I have used a Rolleiflex T extensively from 1988 - 1993 moving to the 3,5f and then the Mamiya C330. The Rollei T was without doubt the most versatile as it was the lightest of them all and I could easily hold it in one hand after focussing and shoot away. Some of this work is being published locally and features many portraits I done using the Rollei T.
I have a Rolleiflex 2.8C with the Schneider lens. My wife gave it to me for my birthday about 15 years ago after I expressed an interest in getting one. She didn't know anything about them (still dosen't) but I really lucked out. Cosmeticlly, it's in good shape. I have no idea how much she paid for it but I invested about $150 USD in a CLA and a Maxwell screen. Mechanically flawless, and the lens is clean. It's probably my favorite camera and the one I grab most often.
Assuming money isn't a problem..
Originally Posted by lindyhopper
2.8F Platin....F style camera with HFT coated Planar
2.8FX...........New camera with HFT coated Planar and upgraded meter
2.8F Aurum...Gold plated trim F body Xenotar lens
2.8F Xenotar or Planar 80mm lens
2.8GX Like the FX only older with different styling and different shutter.
3.5 F Xenotar or Planar 75mm lens
leaving the Rollei wide and Tele Rollei out of the discussion
The reason to get any other Rollei is either sentimental (you have owned it a long time or it was passed on from a family member) or because you don't want to pay for the latest, and you figure the optics are the same any way... unless they are hazy or scratched.
To me the one to have is a tie between the latest 2.8F Xenotar or the latest 2.8FX Planar.
I just purchased an old 2.8f. I sold a Hasselblad 500c system to get it, but I don't regret it. It has proven to be a very convenient camera that gives great results.
Originally Posted by dpurdy
Dennis, I disagree. The F- and G-series Rolleiflexes
all come with coupled light meters. I avoid them
because I prefer to meter myself with a separate
meter, and don't want a camera larded up with a
lot of stuff I never use. It's not a question of money.
The earlier models are better-suited for my purposes.
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Larded up? Is that a typo or an interesting way of putting it? Like fattened I guess. Personally I wouldn't go for an older model because they lacked a meter. I don't use camera meters including the one in the FX. I have seen some people say they like the knob without the meter because it doesn't stick out so far. But the original poster asked a question that was interesting in it's simplicity and total lack of qualifications. Most every recommendation in these threads takes price into consideration as a high priority since most people say I want a camera for under 300 dollars or something. I tried to make a simple list of the top of the line.. which is what you would look for if you won the lottery. So... a Platin of course. Unless you prefer the Xenotar.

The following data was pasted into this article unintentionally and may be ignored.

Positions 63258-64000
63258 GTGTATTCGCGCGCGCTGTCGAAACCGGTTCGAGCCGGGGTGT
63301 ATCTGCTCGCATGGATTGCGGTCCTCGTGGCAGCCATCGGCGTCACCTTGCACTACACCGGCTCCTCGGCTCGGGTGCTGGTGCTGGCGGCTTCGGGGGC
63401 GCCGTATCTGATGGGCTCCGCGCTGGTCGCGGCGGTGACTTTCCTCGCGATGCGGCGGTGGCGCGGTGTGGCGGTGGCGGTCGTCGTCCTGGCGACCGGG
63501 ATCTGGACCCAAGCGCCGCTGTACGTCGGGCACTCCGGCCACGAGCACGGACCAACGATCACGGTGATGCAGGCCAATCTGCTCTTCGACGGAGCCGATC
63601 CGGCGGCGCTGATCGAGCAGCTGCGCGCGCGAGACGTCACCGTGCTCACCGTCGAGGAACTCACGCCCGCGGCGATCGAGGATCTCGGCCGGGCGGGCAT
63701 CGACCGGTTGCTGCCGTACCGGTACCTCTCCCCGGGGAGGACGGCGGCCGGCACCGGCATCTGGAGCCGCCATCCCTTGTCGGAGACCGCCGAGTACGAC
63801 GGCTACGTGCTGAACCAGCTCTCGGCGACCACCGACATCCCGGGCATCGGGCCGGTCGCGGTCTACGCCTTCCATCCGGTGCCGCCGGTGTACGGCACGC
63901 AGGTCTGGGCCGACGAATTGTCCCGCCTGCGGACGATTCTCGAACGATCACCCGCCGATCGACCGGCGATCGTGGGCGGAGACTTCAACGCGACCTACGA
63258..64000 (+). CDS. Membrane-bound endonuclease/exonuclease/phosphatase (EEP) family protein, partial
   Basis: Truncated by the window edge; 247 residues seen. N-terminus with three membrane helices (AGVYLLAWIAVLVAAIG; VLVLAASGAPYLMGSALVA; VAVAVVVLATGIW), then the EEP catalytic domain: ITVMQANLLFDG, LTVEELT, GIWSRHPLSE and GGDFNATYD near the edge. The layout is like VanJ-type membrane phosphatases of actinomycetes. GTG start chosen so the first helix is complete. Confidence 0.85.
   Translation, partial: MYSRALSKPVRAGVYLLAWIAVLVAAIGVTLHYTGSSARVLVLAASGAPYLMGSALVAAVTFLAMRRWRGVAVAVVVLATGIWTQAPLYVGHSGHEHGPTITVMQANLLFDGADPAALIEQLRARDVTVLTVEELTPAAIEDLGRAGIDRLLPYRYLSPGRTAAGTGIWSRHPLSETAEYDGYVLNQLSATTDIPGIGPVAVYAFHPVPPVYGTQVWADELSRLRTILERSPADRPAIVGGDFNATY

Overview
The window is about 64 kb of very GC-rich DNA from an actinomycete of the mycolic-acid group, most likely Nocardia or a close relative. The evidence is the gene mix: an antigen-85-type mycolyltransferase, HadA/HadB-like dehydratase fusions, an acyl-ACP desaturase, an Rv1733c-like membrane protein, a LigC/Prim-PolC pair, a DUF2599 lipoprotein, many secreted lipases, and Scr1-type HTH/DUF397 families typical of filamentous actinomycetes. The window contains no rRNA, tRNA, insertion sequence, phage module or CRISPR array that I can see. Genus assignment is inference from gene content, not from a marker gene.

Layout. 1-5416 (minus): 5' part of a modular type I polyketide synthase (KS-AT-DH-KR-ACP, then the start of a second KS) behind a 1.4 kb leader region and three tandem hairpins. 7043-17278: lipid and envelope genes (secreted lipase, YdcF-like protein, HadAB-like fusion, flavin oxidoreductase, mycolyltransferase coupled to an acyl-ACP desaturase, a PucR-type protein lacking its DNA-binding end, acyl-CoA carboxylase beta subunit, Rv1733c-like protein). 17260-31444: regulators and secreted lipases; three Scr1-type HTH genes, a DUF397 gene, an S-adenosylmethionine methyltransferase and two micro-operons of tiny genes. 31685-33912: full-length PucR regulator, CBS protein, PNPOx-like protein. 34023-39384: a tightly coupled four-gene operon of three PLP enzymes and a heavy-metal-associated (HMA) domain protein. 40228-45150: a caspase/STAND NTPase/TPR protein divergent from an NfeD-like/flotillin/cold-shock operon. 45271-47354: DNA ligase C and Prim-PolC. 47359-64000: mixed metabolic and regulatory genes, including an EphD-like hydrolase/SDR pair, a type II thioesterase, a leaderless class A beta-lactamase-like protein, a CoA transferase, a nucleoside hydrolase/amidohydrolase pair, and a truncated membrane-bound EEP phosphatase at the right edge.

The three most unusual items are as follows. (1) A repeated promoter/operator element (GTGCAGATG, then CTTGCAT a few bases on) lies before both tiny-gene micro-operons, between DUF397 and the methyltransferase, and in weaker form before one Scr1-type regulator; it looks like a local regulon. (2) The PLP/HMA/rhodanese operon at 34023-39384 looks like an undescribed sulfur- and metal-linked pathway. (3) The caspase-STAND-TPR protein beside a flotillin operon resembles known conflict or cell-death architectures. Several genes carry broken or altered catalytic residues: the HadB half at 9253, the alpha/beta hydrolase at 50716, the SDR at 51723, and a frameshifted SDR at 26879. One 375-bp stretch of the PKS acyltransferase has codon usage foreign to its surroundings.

Larded, yes, as in stuffed with stuff. :-P
Originally Posted by dpurdy
I am one of the people who doesn't like the
meter knob. My 3.5E came with a meter and
I had it removed because I didn't use the meter
and didn't like the knob sticking out.
Planar, Xenotar: It's all good. :-)
I used the company's Rollei T for many years and photographed many weddings without any problems. I eventually bought my own Rollei 3.5F. I do prefer the Planar lens to the Tessar, though you might be hard pressed to notice, and I opted for the 3.5 over the 2.8 purely on price, with modern emulsions it was not a 'must have'. The built-in meter I find is a plus, not that I ALWAYS use it, particularly if you can find one with the incident light diffuser which is superb for reversal work. It makes it an excellent 'grab it and go' camera, as long as you don't forget the film, of course.
I'm into painting with light - NOT painting by numbers!
If I were in the market for another Rolleiflex, I'd look for one with the least automation possible. The camera's I use most often these days (Rolleiflex, RB67, Wisner 4X5) have absolutely no automation of any kind. If I need/want to use a meter, I have an old Minolta Autometer IVF that only needs one AA battery. Simple cameras like the above mentioned really allow me to concentrate on exposure and composition and not get distracted by the extraineous. My wife gave me a new digital P&S recently and while it's pretty good for happy snaps, the damn thing has more menu's and modes than I can count. The complication distracts from the creative process. Plus, it relies on some kind of special battery thats just not available everywhere. I don't know about anyone else, but for me, simple cameras carry the day.
I didn't know Rollei TLR's had ANY automation... unless you're referring to the automatic first frame roller in the 2.8F. I think they dropped that for the G series, didn't they?
Originally Posted by Wilcoxson, David L.
But none of the have exposure automation, unless you count SCA flash adapters.